Dose–response studies with IGF-1

Pellets were cultivated with 0, 1, 10, 100, and 500 ng/mL IGF-1 with or without the presence of 10 ng/mL TGF-β1. Without TGF-β1 supplementation, the DNA content of pellets decreased with time from day 3 to 7 (p < 0.0001) and the decrease slowed from day 7 to 14 (p < 0.01), regardless of the concentration of IGF-1 (Fig. 7a). The GAG contents of the pellets were not affected by IGF-1 concentration and remained constantly low over time without TGF-β1 supplementation (Fig. 7b). GAG/DNA contents of the pellets were not influenced by IGF-1 and significantly increased over time (Fig. 7c).

FIG. 7.
Dose–response of SFB pellets cultivated in the presence of 0, 1, 10, 100, and 500 ng/mL IGF-1 supplemented (a–c) without any TGF-β1 and (d–f) with 10 ng/mL TGF-β1. (a, d) DNA, (b, e) GAG, and (c, ...

When 10 ng/mL TGF-β1 was supplied with IGF-1, the DNA content increased with time (p < 0.0001) (Fig. 7d). The GAG and GAG/DNA contents increased significantly from day 3 to 7 (p < 0.001) and the increase slowed down from day 7 to 14 (p < 0.05) (Fig. 7e, f). IGF-1 did not significantly influence the DNA and GAG contents of the pellets.

Qualitative observations of the histological cross sections of pellets revealed that the pellets cultivated without TGF-β1 appeared smaller than those cultured with TGF-β1 and had no visible staining for safranin-O or type II collagen, regardless of the IGF-1 dosing. However, it appeared that 500 ng/mL IGF-1 with 10 ng/mL TGF-β1 supplementation resulted in denser staining for both safranin-O and type II collagen antibodies than in pellets cultivated without TGF-β1 regardless of the presence of IGF-1 and those cultivated with TGF-β1 and lower doses of IGF-1 (1,10,100 ng/mL) (Fig. 8).

FIG. 8.
Morphology of SFB pellets cultivated for 14 days in the presence of 0, 1, 10, 100, and 500 ng/mL IGF-1 supplemented with or without 10 ng/mL TGF-β1. Sections were stained with safranin-O/fast green for GAG and immunostained using ...


In this study, we employed a negative isolation procedure to obtain an enriched population of SFB. In vitro observations suggest that the type-A cells do not proliferate as quickly as the SFB cells and the SFB cells generally outgrow MSCP after expansion for several passages31,32; characterization of MSCP during in vitro expansion procedures reveals that cells appear to develop a stronger gene expression of vimentin and no expression of CD14 (a monocyte/macrophage marker) after three passages.10 Hence, an enriched SFB population could be obtained by simply passaging the cells at least three times; however, this is a lengthy and expensive procedure compared to the CD14-negative isolation procedure, which can be used to isolate SFB immediately after the digestion of synovium tissue. Our results are in agreement with those previous studies that increased vimentin and decreased CD14 expression occur in SFB after negative isolation. The surface marker characterization of the SFB population revealed that it was enriched with cells expressing MSC-related markers CD44 (a hyaluronic acid receptor), CD90 (Thy-1 cell surface antigen), and cadherin-11 (an upregulator of osteoblastic differentiation in MSCs). Other advantages of the negative isolation method include the prevention of adherence of the CD14-antibody–magnetic bead complex to the cell population of interest, that is, SFB, since the recovery of cells that adhere to the magnetic beads is not feasible due to possible functional alterations of cells.25 Finally, this technique provides an adequate number of cells and eliminates the risk of cellular dedifferentiation of the synovial MSC within monolayer cultures during passaging. Such a quick isolation technique may be beneficial in therapeutic tissue engineering applications to repair cartilage and bone defects.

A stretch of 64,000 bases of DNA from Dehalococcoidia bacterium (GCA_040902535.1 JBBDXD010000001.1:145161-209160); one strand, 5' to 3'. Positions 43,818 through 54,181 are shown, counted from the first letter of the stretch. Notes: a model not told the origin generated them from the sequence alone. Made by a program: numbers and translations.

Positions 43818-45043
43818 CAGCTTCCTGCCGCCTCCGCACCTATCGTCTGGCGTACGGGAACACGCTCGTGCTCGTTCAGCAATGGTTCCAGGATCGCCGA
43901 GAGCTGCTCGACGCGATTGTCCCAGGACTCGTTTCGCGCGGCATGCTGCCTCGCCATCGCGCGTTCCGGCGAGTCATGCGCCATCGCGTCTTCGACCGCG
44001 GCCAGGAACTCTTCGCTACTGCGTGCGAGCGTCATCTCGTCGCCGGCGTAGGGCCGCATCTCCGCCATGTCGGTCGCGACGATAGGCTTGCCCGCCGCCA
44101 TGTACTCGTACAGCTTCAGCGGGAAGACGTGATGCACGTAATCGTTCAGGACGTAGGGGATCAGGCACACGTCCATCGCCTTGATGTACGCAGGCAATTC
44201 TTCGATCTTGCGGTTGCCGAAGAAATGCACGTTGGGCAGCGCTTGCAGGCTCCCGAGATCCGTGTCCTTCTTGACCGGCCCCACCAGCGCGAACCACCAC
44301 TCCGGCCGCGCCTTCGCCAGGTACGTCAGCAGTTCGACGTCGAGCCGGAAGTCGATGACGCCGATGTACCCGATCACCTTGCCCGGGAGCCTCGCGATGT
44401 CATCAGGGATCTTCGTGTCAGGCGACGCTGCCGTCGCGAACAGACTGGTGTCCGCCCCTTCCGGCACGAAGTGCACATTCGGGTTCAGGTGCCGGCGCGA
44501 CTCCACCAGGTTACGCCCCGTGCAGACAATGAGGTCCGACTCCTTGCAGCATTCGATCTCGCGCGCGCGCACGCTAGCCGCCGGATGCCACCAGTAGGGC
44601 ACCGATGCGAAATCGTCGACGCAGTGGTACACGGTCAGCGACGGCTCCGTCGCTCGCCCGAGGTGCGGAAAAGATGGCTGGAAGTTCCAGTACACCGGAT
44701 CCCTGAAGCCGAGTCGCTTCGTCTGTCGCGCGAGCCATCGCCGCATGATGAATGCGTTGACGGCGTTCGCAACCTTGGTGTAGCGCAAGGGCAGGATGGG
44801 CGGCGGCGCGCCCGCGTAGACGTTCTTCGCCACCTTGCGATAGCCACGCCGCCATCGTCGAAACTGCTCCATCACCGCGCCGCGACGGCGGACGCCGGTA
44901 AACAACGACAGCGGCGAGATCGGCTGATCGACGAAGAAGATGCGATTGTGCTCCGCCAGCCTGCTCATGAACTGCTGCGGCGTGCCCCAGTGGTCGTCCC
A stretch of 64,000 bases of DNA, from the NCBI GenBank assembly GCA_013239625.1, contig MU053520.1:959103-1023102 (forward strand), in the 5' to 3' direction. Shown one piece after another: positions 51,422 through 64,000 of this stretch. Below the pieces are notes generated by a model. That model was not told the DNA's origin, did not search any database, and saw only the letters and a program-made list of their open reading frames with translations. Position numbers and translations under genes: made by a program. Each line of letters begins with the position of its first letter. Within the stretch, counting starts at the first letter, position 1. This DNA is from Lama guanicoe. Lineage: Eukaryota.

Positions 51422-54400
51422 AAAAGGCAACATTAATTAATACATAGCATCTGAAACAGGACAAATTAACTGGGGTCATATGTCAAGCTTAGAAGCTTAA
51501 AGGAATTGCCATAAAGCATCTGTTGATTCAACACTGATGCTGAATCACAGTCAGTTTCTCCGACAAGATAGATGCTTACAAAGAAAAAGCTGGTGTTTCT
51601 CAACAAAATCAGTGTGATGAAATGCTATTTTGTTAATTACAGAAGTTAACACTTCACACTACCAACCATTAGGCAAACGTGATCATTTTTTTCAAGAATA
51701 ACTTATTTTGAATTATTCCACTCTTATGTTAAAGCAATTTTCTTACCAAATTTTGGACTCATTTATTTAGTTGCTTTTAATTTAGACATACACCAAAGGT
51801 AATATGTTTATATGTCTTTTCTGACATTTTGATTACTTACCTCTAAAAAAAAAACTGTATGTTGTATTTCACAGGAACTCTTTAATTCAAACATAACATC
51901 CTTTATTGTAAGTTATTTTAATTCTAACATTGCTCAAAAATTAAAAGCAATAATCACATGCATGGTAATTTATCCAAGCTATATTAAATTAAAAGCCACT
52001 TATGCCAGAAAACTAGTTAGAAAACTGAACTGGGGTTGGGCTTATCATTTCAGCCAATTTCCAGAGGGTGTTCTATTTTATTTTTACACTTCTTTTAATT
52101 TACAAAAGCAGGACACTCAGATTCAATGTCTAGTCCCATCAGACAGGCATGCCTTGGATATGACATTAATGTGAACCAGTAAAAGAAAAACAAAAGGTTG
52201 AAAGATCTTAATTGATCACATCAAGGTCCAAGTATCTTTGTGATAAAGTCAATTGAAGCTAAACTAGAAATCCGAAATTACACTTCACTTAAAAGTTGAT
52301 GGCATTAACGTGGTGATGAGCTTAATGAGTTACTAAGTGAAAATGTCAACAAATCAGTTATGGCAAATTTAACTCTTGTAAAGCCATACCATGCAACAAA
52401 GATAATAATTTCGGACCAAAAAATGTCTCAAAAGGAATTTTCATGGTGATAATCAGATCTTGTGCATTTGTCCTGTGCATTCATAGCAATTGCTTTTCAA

The isolated SFB population demonstrated a greater chondrogenic capacity than did the MSCP, as evidenced by the biochemical and histological assessment of 7-day pellet cultures, as well as by the changes in expression of the chondrogenic marker genes. We believe that this increased potency stems from the removal of CD14-positive monocytes and macrophages, that is, type-A synoviocytes, which do not undergo chondrogenic differentiation, enriching the SFB population used for the in vitro experiments.